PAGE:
IEA: The coronavirus to cause global oil demand to shrink for the first time in a decade
  • ECONOMY

  • 11:34 14 February 2020

IEA: The coronavirus to cause global oil demand to shrink for the first time in a decade

Global oil demand has been hit hard by the novel coronavirus (Covid-19) and the widespread shutdown of China’s economy, ONA reports quoting IEA's monthly report.

Demand is now expected to fall by 435 kb/d y-o-y in 1Q20, the first quarterly contraction in more than 10 years. We have cut our 2020 growth forecast by 365 kb/d to 825 kb/d, the lowest since 2011. Lower-than-expected consumption in the OECD trimmed 2019 growth to 885 kb/d.

The coronavirus outbreak has also led us to revise down the outlook for global refinery runs. Chinese crude throughputs for 1Q20 have been cut by 1.1 mb/d and are now expected to contract by 0.5 mb/d year-on-year. As a result, global runs are forecast to expand by just 0.7 mb/d in 2020. The launch of IMO’s new bunker fuel regulations in January boosted simple refining margins based on sweet crudes.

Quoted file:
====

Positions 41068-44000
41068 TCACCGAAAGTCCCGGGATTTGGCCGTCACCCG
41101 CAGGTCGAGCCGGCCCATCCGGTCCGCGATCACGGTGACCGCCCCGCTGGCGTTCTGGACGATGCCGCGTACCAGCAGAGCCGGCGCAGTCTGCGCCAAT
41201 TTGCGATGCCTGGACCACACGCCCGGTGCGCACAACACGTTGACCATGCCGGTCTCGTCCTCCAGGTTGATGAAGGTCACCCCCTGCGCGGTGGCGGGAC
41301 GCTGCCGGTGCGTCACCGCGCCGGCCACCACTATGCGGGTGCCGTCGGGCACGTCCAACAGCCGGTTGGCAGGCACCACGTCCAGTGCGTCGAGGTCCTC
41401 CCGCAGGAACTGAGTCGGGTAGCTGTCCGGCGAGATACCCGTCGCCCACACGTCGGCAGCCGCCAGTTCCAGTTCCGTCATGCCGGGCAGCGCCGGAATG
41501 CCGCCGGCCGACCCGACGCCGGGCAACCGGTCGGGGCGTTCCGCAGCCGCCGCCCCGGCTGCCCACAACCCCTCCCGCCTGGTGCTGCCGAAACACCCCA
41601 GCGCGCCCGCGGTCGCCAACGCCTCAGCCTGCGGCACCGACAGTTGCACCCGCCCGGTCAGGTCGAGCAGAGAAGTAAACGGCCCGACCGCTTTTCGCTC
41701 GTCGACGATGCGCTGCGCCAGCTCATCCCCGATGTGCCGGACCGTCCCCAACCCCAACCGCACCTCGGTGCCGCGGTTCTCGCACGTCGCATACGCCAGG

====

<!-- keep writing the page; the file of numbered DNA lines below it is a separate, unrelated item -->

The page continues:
Global oil supply slumped by 0.8 mb/d in January to 100.5 mb/d. A blockade in Libya slashed production and the UAE saw output fall by 0.3 mb/d. World oil output was largely unchanged on a year ago as lower supply from OPEC was offset by a 2.1 mb/d increase in non-OPEC production. The call on OPEC crude plunges to 27.2 mb/d in 1Q20, which is 1.7 mb/d below the group’s January production of 28.86 mb/d.

OECD industry stocks held largely steady in December at 2 915 mb as a build in product inventories more than offset lower crude holdings. Total oil stocks stood 26.4 mb above the five-year average and covered 61 days of forward demand. Preliminary data for January show inventories building in the US and Japan while falling in Europe. Short-term floating storage of crude oil built 7.7 mb in January to 76.2 mb, most of which is Iranian oil.

Crude oil futures tumbled by $10/bbl during January in anticipation of a negative impact on demand from Covid-19. The price of grades from the Middle East, North Sea and West Africa, popular with Chinese refiners, fell while the Libyan outage was supportive for alternative crudes from Algeria and Azerbaijan. The coronavirus also weighed on product cracks, in particular jet/kerosene, although reports of Chinese run cuts provided support.

Emil Ismayilov

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